We had the astonishing phenomenon this week on getting everything done fully on each day that it was supposed to get done on.  What I mean is that history wasn't put off for the day, and clumped together in the next.  Read-alouds, which notoriously gets forgotten in our house, was done diligently each day.  The big reason for this is that I switched the schedule for the day up.  We now do our sit down reading at the beginning of the day, usually during Solveig's morning feeding when I'm sitting down anyway.  The boys are usually happy that time in the morning.

We finish our reading first, which is a chapter from Exodus, our devotional, history readings, and then our read aloud, which is currently Follow My Leader.  She's really loving this book about a boy who suddenly loses his sight and must learn to do everything again from walking to eating to getting dressed.  He has to prove himself to get a guide dog, who will enable him to once again be a boy scout...something he misses the most.  It's really a great story.

After that she does her handwriting, spelling and math at the table while I get chores done, and Solveig is usually asleep by then.

We try to squeeze in piano practice before Elias goes down for his afternoon nap.  I've learned this week that I actually have to stand over her shoulder and make her practice each song, as I've recently realized that she just breezes past the new songs, does them incorrectly, and then goes back to the older, easier songs, and does those for the rest of the 30 minutes.  So I now stay in the living room with her and be annoying.  I hate being annoying.  I'm trying so hard to say positive things as often as humanly possible so I'm not just in there picking on her.  It's tough for kids to be found out, though, that they weren't doing their best.  A little bad attitude goes with it.  I know that from experience.  

She still likes to play on her own time, just for fun, so I still rest assured that I have not killed her love for music like I didn't kill her love for poetry.  Even in things that she enjoys, it's good to require her best.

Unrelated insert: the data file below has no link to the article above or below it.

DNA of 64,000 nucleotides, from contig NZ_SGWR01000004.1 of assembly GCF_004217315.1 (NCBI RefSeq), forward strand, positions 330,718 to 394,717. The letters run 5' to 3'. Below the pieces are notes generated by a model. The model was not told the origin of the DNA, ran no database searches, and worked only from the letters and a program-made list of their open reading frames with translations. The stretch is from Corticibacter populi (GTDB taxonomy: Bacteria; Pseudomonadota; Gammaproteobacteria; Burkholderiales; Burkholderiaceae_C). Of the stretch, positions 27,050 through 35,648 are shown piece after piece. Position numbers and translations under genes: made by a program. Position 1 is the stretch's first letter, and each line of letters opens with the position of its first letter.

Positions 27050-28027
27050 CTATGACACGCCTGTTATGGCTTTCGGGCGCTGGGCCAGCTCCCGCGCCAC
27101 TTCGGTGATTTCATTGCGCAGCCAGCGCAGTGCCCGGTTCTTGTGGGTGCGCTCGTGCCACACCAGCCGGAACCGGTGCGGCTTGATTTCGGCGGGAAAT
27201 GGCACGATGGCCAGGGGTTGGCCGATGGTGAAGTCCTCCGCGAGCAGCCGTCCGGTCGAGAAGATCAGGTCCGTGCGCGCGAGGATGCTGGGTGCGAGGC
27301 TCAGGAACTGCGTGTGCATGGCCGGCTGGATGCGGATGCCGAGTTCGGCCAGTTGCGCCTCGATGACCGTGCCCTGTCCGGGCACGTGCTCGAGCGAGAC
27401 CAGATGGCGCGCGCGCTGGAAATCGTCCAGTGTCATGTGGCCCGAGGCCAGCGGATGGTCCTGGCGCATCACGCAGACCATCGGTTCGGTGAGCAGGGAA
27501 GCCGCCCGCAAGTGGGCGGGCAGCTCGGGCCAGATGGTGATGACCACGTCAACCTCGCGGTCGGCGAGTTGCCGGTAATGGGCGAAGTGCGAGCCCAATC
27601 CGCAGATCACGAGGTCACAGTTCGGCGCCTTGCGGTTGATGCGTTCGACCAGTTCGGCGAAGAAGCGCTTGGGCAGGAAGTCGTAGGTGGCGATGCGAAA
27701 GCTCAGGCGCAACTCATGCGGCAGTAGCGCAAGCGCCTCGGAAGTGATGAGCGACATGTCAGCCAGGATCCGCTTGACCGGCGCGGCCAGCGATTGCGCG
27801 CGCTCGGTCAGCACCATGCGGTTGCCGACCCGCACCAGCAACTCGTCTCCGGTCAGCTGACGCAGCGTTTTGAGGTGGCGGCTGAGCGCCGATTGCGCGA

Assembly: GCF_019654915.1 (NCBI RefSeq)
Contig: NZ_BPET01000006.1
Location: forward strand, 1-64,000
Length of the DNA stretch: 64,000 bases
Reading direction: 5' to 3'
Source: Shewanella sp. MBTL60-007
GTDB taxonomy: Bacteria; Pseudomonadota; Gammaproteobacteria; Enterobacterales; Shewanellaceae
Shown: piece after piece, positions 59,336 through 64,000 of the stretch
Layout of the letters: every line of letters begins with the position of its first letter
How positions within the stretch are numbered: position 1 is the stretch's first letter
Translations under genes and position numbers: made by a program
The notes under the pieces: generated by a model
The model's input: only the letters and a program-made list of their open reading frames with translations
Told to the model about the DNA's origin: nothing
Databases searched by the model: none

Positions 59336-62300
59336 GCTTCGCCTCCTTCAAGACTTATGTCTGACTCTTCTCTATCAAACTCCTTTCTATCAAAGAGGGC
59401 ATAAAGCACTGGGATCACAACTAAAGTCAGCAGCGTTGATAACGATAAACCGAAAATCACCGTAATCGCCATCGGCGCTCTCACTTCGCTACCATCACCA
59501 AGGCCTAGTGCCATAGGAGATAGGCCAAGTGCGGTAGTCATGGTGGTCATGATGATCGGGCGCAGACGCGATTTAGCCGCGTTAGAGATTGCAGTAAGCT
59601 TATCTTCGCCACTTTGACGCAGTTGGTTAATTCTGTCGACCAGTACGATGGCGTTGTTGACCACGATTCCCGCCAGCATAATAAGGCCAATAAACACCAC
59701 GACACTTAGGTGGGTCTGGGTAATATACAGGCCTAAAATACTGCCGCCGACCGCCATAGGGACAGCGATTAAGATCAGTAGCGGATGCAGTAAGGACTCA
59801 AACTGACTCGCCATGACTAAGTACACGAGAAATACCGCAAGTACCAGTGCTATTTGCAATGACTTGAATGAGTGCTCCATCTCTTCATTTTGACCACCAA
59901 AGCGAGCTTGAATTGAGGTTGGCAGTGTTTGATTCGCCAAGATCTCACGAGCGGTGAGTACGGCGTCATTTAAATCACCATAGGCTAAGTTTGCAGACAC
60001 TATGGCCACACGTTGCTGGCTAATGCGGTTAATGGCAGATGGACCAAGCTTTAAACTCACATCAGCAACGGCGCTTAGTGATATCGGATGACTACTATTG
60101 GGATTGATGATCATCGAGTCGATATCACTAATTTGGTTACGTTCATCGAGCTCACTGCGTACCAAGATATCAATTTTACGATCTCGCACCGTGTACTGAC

She's doing fabulously in Chinese.  I think this is due to the fact that instead of doing one lesson a few times a week, I'm having her do 2 lessons a day diligently.  It only adds up to 30 minutes or so, sometimes less.  Still, her scores are going up and up.

I don't know why I continually feel the need to defend myself on why I continually push Silje.  No one has attacked me on this point.  Still, neither Knut nor I am content to let her "coast."  We could just let her make the status quo, but the status quo means nothing.  I feel that as her teacher, it's my job to recognize where she's at, and guide her to the next level.  It doesn't matter if that level is 1st grade or 5th grade.  I don't expect her to be a genius, but I do expect her to keep her brain sharpened.

At one point she was rolling her eyes at when I noticed she was getting worse and worse in the subject of Chinese and "made" her practice more, not less because she was losing interest.  This week I've seen her jump up in down with delight over the fact that she nearly got 100% on the listening section, which is often her least favorite.  Once again she can't wait to get to that part of the school day.  All because I made her practice more when she started losing interest, not less.  I don't get to see that joy in her without pushing her a little, so it encourages me to continue to push.

This is our last full week of 1st grade math, as she only has 2 more days of it next week.  I've gotten the 2nd grade math all ready to seamlessly move into it on Wednesday next week.  She's so excited about this, and is quite proud of herself.